But then, this is probably exactly why most webcomic artists turn off their comments sections after reaching a certain critical mass, deciding their time is better spent living their lives and creating than arguing on the Internet over the minute artistic merits of their work. After a certain level, the feedback must ¬†just start becoming white noise, or worse. That hasn’t happened yet with NTO, and I give Erin a lot of credit (well, even more credit) for¬†continuing to stay¬†engaged with her fans even in the face of the occasional frustrating exchange, and dealing with being a new parent… a¬†phenomenon that still makes Dawn and myself break into cold sweat to consider.
And we’re still quite far away from that theorized critical mass, so the good and bad can still be parsed with aplomb and consideration. Plus, as I said before there’s the occasional actual mistake. I pride myself on making every last bit of text error-free, and grammatically incorrect only insofar as I mean it to be for character and story purposes, but my “visual editing” can still be a bit hit-or-miss in the wee hours of a deadline night. I don’t want to discourage anyone from pointing out what could be an honest to goodness mistake, because yeah, we’ve had them.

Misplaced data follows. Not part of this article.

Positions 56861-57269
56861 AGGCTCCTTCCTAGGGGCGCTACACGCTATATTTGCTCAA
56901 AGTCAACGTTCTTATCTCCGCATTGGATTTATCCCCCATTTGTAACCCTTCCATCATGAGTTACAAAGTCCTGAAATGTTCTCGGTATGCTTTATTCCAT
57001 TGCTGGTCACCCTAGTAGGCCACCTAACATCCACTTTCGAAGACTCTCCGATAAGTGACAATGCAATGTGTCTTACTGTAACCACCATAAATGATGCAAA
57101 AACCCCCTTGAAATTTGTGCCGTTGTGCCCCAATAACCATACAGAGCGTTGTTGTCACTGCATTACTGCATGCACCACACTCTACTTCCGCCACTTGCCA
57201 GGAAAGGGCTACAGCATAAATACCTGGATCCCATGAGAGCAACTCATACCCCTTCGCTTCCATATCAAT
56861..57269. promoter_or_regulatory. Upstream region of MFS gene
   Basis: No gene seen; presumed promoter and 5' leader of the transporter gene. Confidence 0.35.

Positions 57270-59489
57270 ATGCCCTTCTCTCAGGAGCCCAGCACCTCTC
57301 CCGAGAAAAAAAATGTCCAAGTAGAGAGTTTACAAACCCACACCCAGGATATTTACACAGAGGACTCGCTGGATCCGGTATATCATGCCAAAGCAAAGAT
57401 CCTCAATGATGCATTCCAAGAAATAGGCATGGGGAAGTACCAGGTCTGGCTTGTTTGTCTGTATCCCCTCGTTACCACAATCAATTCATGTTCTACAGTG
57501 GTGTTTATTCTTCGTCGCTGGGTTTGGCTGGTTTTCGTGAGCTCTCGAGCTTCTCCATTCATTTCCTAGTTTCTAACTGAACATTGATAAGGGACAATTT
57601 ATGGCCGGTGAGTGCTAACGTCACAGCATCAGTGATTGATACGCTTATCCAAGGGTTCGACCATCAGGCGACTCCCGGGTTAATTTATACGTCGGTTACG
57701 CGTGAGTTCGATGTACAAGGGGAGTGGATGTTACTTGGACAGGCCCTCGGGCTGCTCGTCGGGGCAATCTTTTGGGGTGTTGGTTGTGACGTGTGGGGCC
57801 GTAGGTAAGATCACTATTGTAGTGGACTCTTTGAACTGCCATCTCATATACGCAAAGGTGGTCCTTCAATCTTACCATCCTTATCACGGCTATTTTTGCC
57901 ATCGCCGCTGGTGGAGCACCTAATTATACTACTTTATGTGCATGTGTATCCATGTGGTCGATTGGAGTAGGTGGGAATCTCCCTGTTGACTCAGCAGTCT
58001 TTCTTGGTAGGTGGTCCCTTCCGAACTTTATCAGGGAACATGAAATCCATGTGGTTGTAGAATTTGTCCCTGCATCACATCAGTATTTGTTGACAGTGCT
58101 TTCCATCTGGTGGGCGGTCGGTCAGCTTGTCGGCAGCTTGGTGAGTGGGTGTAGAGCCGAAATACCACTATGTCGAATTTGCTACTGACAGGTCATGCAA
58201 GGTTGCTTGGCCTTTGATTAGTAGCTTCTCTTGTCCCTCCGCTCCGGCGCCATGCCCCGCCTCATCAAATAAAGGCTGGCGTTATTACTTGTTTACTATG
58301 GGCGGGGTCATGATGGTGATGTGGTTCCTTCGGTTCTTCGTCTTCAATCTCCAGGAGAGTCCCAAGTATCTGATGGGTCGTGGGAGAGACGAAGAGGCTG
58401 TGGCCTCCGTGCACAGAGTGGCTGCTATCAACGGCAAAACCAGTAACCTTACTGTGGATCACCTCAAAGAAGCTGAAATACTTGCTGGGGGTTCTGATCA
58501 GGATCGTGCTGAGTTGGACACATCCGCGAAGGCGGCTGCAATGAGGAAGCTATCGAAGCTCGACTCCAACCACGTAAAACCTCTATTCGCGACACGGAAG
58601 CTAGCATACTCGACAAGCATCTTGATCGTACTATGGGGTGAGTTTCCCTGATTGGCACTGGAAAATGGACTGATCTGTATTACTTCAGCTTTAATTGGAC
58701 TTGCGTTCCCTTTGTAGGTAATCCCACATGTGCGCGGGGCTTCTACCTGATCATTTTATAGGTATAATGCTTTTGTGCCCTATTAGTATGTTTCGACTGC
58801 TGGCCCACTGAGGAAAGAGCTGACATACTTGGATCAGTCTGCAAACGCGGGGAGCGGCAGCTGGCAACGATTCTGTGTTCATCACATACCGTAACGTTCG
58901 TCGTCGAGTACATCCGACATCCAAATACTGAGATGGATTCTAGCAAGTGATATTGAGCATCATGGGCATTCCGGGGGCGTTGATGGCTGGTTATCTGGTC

Meandering back to the other side for a moment, I think as readers of webcomics we just have to always try to be aware of the effort going into them behind the scenes, and keep in mind that we are the guests of a generous host… and for that matter, unlike Twain’s steamship we are free at any moment to leave and find our glass of Burgundy elsewhere. So while I don’t advocate a comments¬†section filled with¬†nothing but empty sycophancy, if the artist doesn’t respond to a given critique, or even better actually does take the time to respond and point out the thought behind their decisions, then it’s probably best to just relax and continue to enjoy the wine.